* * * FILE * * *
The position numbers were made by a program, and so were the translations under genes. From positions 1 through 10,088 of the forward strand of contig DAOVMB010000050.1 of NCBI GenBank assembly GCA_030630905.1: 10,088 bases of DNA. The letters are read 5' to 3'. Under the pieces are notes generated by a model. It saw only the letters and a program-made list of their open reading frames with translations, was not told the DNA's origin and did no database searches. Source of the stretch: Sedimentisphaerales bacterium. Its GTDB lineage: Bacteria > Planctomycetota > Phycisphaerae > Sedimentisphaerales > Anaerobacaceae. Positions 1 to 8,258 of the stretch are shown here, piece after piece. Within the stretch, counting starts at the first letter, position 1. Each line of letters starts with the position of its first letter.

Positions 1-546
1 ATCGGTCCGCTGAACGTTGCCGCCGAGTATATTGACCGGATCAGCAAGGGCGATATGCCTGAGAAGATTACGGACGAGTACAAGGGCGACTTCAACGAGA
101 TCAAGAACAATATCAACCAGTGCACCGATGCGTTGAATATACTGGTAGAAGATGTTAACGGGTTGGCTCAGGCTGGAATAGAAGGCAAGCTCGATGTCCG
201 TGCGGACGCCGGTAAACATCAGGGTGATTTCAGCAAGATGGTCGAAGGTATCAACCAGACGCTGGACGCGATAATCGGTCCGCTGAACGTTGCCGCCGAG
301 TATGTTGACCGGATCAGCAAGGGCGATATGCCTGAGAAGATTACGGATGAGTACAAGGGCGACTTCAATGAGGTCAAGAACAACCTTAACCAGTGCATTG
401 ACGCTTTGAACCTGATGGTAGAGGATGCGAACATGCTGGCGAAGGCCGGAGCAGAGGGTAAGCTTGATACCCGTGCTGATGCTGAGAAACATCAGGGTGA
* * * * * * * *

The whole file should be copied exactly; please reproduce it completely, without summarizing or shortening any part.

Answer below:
The position numbers were made by a program, and so were the translations under genes. From positions 1 through 10,088 of the forward strand of contig DAOVMB010000050.1 of NCBI GenBank assembly GCA_030630905.1: 10,088 bases of DNA. The letters are read 5' to 3'. Under the pieces are notes generated by a model. It saw only the letters and a program-made list of their open reading frames with translations, was not told the DNA's origin and did no database searches. Source of the stretch: Sedimentisphaerales bacterium. Its GTDB lineage: Bacteria > Planctomycetota > Phycisphaerae > Sedimentisphaerales > Anaerobacaceae. Positions 1 to 8,258 of the stretch are shown here, piece after piece. Within the stretch, counting starts at the first letter, position 1. Each line of letters starts with the position of its first letter.

Positions 1-546
1 ATCGGTCCGCTGAACGTTGCCGCCGAGTATATTGACCGGATCAGCAAGGGCGATATGCCTGAGAAGATTACGGACGAGTACAAGGGCGACTTCAACGAGA
101 TCAAGAACAATATCAACCAGTGCACCGATGCGTTGAATATACTGGTAGAAGATGTTAACGGGTTGGCTCAGGCTGGAATAGAAGGCAAGCTCGATGTCCG
201 TGCGGACGCCGGTAAACATCAGGGTGATTTCAGCAAGATGGTCGAAGGTATCAACCAGACGCTGGACGCGATAATCGGTCCGCTGAACGTTGCCGCCGAG
301 TATGTTGACCGGATCAGCAAGGGCGATATGCCTGAGAAGATTACGGATGAGTACAAGGGCGACTTCAATGAGGTCAAGAACAACCTTAACCAGTGCATTG
401 ACGCTTTGAACCTGATGGTAGAGGATGCGAACATGCTGGCGAAGGCCGGAGCAGAGGGTAAGCTTGATACCCGTGCTGATGCTGAGAAACATCAGGGTGA